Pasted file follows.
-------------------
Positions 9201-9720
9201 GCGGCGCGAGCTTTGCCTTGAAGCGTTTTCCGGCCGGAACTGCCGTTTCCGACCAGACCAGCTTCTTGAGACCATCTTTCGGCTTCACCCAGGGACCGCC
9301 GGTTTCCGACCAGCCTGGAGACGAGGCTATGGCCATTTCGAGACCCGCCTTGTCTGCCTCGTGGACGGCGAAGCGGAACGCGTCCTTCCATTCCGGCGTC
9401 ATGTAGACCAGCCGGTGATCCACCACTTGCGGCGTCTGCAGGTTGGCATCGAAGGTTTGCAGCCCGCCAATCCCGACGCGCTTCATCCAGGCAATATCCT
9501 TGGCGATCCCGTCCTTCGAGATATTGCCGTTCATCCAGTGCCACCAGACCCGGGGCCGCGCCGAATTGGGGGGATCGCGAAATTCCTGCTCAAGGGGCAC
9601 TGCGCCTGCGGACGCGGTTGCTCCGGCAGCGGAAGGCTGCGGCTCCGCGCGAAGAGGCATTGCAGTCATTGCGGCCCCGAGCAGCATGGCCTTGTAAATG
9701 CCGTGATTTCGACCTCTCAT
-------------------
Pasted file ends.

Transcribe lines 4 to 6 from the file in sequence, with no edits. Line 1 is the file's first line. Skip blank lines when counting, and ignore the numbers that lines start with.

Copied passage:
9401 ATGTAGACCAGCCGGTGATCCACCACTTGCGGCGTCTGCAGGTTGGCATCGAAGGTTTGCAGCCCGCCAATCCCGACGCGCTTCATCCAGGCAATATCCT
9501 TGGCGATCCCGTCCTTCGAGATATTGCCGTTCATCCAGTGCCACCAGACCCGGGGCCGCGCCGAATTGGGGGGATCGCGAAATTCCTGCTCAAGGGGCAC
9601 TGCGCCTGCGGACGCGGTTGCTCCGGCAGCGGAAGGCTGCGGCTCCGCGCGAAGAGGCATTGCAGTCATTGCGGCCCCGAGCAGCATGGCCTTGTAAATG